declared war on
George VI and his wife resolved to stay in London, despite German
bombing raids. They officially stayed in
Buckingham Palace throughout the war, although they usually spent nights at
The first German raid on London, on 7 September 1940, killed about one thousand
civilians, mostly in the
On 13 September, the King and Queen narrowly avoided death when two German bombs
exploded in a courtyard at Buckingham Palace while they were there.
In defiance, the Queen famously declared: "I am glad we have been bombed. It
makes me feel we can look the East End in the face".
The royal family were portrayed as sharing the same dangers and deprivations as
the rest of the country. They were subject to
rationing restrictions, and
U.S. First Lady
Eleanor Roosevelt remarked on the rationed food
served and the limited bathwater that was permitted during a stay at the
unheated and boarded-up Palace.
In August 1942, the King's brother,
Prince George, Duke of Kent, was killed on
George VI (left) with
Field Marshal Montgomery
Belgium, October 1944
Winston Churchill replaced Neville Chamberlain
as Prime Minister, though personally George would have preferred to appoint
After the King's initial dismay over Churchill's appointment of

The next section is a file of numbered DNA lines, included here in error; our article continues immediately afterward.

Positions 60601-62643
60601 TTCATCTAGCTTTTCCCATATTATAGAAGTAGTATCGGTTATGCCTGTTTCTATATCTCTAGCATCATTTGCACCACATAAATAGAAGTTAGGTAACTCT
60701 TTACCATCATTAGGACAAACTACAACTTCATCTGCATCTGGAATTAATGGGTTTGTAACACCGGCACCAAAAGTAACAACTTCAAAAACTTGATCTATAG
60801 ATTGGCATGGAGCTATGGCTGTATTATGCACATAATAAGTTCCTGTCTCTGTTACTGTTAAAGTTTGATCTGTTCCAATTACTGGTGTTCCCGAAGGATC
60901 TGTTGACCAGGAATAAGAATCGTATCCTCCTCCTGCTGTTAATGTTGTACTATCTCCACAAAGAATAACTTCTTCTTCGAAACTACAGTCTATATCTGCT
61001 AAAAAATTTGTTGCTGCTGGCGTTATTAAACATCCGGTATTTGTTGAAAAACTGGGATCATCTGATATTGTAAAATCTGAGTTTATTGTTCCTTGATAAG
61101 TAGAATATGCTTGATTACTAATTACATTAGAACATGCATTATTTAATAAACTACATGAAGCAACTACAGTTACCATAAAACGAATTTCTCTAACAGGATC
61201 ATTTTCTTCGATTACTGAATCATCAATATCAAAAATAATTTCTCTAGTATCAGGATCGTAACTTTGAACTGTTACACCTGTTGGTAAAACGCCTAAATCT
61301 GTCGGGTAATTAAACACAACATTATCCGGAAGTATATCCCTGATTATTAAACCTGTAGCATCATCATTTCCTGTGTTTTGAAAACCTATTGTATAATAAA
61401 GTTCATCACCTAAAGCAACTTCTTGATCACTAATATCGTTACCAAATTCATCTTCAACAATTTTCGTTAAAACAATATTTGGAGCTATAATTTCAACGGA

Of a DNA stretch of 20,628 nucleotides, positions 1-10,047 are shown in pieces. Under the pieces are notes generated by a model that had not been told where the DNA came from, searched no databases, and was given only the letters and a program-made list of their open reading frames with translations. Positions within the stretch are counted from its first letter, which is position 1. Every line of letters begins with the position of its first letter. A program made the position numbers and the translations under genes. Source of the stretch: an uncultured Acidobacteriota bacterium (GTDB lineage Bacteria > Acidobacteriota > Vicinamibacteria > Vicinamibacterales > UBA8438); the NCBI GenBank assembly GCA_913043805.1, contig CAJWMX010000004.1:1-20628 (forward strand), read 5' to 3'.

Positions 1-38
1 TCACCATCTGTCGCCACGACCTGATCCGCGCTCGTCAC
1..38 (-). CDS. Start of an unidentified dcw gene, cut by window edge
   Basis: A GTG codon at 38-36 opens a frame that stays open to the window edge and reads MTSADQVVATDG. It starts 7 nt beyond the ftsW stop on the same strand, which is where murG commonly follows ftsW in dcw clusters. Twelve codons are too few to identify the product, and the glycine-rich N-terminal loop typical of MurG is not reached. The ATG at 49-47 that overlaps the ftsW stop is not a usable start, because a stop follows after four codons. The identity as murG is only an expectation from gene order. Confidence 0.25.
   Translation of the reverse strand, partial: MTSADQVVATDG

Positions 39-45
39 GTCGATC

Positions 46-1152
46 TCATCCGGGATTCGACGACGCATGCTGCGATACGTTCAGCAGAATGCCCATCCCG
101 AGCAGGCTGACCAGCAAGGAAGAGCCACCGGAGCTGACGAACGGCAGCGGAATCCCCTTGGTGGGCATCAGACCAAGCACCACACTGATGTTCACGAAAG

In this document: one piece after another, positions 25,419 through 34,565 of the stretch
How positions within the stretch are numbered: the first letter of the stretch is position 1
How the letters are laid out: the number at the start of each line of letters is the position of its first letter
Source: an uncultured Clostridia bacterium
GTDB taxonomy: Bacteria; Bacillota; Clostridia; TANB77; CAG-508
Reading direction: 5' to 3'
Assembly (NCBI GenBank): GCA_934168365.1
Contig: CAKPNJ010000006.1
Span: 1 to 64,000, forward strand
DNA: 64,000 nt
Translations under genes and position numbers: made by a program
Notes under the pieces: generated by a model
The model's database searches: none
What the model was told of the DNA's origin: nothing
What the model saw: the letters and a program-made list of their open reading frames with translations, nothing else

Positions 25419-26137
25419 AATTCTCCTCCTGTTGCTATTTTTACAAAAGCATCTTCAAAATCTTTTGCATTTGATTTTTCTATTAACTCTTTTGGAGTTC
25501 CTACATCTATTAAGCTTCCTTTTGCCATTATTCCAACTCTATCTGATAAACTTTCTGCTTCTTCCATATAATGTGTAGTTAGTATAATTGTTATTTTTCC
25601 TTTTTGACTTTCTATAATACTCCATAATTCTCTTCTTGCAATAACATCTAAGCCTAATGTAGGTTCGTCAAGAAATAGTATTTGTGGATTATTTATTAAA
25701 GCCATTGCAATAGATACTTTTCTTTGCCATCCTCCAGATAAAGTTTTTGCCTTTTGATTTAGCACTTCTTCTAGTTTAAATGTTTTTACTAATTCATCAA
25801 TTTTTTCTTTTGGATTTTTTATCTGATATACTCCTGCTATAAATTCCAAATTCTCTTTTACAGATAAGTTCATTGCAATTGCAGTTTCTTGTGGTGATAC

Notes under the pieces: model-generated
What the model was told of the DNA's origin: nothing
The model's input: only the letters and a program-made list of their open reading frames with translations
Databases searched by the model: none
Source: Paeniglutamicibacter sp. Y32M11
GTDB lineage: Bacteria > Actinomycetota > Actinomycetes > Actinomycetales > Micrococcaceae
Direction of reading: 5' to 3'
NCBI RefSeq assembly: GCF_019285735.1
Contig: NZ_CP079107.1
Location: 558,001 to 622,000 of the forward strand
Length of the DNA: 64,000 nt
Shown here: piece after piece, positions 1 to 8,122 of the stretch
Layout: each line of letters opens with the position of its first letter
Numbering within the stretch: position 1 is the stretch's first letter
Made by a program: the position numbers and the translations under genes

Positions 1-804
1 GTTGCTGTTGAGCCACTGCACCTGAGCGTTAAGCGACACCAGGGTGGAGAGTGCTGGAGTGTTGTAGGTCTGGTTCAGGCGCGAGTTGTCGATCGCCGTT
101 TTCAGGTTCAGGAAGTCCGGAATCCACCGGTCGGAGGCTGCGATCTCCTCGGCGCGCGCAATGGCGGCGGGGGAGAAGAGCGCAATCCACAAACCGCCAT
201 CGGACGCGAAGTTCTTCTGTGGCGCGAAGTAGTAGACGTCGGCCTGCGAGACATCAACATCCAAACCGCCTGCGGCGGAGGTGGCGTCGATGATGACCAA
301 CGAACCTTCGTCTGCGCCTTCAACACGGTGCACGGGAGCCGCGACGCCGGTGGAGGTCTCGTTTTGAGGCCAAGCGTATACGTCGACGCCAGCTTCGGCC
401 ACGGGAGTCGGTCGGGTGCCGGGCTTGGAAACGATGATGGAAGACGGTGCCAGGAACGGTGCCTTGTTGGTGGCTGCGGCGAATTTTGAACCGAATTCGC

Lord Beaverbrook to the Cabinet, he and
Churchill developed "the closest personal relationship in modern British history
between a monarch and a Prime Minister".
Every Tuesday for four and a half years from September 1940, the two men met
privately for lunch to discuss the war in secret and with frankness.
Throughout the war, the King and Queen provided morale-boosting visits
throughout the United Kingdom, visiting bomb sites and munitions factories, and
in the King's case visiting military forces abroad. He visited France in
December 1939, North Africa and
Malta in June 1943,
Normandy in June 1944, southern Italy in July
1944, and the Low Countries in October 1944.
Their high public profile and apparently indefatigable determination secured
their place as symbols of national resistance.
While talking to the
Chief of the Imperial General Staff, Sir
Alan Brooke at a social function in 1944 about
Field Marshal Montgomery, Brooke mentioned that
every time he met 'Monty' he thought he was after his job. The King replied:
"You should worry, when I meet him, I always think he's after mine!"
In 1945, crowds shouted "We want the King!" in front of Buckingham Palace
Victory in Europe Day celebrations. In an echo
of Chamberlain's appearance, the King invited Churchill to appear with him on
the balcony to public acclaim.
In January 1946, George addressed the United Nations at their first assembly,
which was held in London, and reaffirmed "our faith in the equal rights of men
and women and of nations great and small".
Empire to Commonwealth
George VI (right) with British prime minister
, July 1945
George VI's reign saw the acceleration of the dissolution of the
British Empire. The
Statute of Westminster 1931, had already
acknowledged the evolution of the
Dominions into separate
sovereign states. The process of transformation
from an empire to a voluntary association of independent states, known as the
Commonwealth, gathered pace after the Second